Thursday, 24 November 2011

Wellcome Collection: a mix of serendipity and discovery

UPDATE (29 November, 2011)

You can hear more about the mapping of the human genome in the BBC Radio 4 interview with Sir John Sulston (  This is an excellent interview with physicist Jim Al Khalili in the series The Life Scientific broadcast on 29 November 2011. Jim Al Khalili mentions Rutherford's statement that only physics was science and the rest was mere stamp collecting.  In this interview, Sir John admits to being both a chemist and a stamp collector!  Sulston is critical of the market driven project which was in competition with the open access sharing of data model which in the end has won out.  He points to the inadequacies of patenting everything as it emerges from the laboratory. 


I’d never been to the Wellcome Collection before, though I had a rough idea where it was.  It’s not far from UCH and Euston Square underground station.  I had used Euston Square station before but had always left on the north exit of Euston Road.  Two tourists from New Zealand kindly re-oriented me from the platform and they were quite pleased that I introduced them to the Wellcome Collection as one of them was going back to New Zealand to study medicine after completing her science degree. 

Catherine from the Wellcome Collection had spoken to our local visually impaired group and having passed round some tactile specimens, including a plastic brain, I was encouraged to make a solo trip.  On entering the Collection there is a guard, who offered an accessible lift in case I couldn’t use the stairs.  I was taken to the desk and Catherine was found by one of the tourists who had brought me in.  Catherine took me up the stairs of the building, which was completed in 1936 to house Henry Wellcome’s collection.  Wellcome was a magpie for collecting all sorts of medical ephemera and there is a range of artifacts from the sublime to the ridiculous.  The collection has relatively few captions for the exhibits and there are many informative staff who will discuss items of interest which you might have and also which they themselves enjoy.  It’s very non-proscriptive and as I met Kate and Lizzy (in common with all museums, the staff move around the building) during my two hours at the museum.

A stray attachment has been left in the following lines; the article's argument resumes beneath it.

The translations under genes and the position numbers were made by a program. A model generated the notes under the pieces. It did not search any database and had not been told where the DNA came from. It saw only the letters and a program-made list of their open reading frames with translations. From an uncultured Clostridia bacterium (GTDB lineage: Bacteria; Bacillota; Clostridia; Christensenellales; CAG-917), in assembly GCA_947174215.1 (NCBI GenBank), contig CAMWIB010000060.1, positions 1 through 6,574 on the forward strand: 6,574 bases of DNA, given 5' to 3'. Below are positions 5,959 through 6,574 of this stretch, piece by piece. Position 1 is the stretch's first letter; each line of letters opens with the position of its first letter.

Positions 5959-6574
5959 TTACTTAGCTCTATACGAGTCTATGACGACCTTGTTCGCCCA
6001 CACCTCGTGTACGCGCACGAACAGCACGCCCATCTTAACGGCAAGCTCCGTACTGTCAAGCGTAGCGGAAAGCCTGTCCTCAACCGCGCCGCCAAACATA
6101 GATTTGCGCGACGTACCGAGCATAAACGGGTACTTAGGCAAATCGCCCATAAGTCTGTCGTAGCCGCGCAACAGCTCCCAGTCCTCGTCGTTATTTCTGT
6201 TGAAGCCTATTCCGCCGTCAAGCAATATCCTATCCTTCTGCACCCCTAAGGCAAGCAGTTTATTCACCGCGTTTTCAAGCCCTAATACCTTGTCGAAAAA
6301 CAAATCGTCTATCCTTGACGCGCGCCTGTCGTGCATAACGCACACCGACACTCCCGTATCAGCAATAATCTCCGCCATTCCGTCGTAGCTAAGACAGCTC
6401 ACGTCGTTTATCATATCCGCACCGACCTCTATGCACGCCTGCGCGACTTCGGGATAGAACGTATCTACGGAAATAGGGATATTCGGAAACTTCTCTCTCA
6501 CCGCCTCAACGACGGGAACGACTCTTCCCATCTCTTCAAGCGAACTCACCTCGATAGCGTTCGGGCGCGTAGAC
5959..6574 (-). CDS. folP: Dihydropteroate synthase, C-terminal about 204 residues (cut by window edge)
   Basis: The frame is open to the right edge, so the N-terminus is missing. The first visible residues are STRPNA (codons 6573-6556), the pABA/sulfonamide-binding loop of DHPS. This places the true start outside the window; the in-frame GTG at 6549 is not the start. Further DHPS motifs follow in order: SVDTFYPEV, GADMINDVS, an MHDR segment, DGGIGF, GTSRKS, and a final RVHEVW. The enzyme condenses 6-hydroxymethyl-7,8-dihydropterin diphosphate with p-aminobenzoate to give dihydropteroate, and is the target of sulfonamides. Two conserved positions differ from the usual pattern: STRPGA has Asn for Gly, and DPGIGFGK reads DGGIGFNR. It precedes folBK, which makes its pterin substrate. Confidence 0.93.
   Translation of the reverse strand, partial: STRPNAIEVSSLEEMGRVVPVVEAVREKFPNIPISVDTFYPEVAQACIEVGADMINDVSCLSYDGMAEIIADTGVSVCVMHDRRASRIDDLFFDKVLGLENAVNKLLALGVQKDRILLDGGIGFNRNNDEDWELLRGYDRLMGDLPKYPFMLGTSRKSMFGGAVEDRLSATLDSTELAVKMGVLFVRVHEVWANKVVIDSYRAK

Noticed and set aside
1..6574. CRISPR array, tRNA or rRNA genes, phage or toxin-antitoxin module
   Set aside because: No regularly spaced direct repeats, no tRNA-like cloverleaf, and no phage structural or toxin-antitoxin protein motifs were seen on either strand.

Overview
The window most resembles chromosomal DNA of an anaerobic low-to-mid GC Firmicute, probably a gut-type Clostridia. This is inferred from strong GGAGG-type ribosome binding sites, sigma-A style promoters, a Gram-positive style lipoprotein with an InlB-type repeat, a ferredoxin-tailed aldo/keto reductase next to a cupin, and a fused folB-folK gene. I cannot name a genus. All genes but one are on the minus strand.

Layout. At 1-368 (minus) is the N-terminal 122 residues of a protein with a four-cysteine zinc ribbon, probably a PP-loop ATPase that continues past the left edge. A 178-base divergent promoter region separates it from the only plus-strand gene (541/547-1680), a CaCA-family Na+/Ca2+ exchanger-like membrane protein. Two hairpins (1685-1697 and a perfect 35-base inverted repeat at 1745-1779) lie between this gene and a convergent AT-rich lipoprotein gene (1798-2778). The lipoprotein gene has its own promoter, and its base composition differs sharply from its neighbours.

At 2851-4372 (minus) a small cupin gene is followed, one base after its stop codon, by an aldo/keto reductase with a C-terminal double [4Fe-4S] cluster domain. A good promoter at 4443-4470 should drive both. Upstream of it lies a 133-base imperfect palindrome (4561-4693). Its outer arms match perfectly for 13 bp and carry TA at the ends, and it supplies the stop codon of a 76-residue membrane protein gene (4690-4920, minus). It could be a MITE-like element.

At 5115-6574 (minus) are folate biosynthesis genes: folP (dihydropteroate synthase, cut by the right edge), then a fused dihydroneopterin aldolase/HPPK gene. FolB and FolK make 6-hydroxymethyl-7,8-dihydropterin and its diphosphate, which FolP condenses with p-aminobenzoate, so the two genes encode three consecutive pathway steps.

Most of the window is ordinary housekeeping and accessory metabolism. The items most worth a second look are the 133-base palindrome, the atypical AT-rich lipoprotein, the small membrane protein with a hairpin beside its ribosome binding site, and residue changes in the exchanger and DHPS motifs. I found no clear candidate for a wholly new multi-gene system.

Catherine started off with a work by John Isaacs entitled “I cannot help the way I feel” ( .  It is a talking point and challenges us to treat those with obesity as somehow less than human.  We then went to an artwork by Andrea Duncan titled “Twenty three pairs” ( )  This shows the imagery of using an odd sock drawer containing mismatched socks in twenty three pairs to represent a set of human chromosomes.  (DNA genetics, genome)  This encourages a debate on nature vs nurture.  I asked Catherine about the pairing of X and Y.  The final pair were in fact two Xs, so it was a woman! 

Also in this area is a collection of books in a bookcase with the letters “GCAT” – representing the four bases of DNA, adenine (abbreviated A), cytosine (C), guanine (G) and thymine (T).  Near the book of the genome is a robotic analyser which has been running more or less non-stop for 15 years.  The Collection then moves into some of the memorabilia of Henry Wellcome, including a portrait of him.  He has a remarkable moustache and there is a copy of a life mask of Henry Wellcome which can be touched.  I hit the nose first of all and then worked out the other features on his face.  There are several display cases with themes such as ‘the start of life’ and ‘the end of life’.  The end of life cases include reliquaries, and I was able to discuss my visit to the recent Treasures of Heaven exhibition at the British Museum and the Mony Musk reliquary on show in the National Museums of Scotland in Edinburgh.  There are also several vanitas exhibits - )  These were popular in the 18th and 19th centuries during great religious revivals.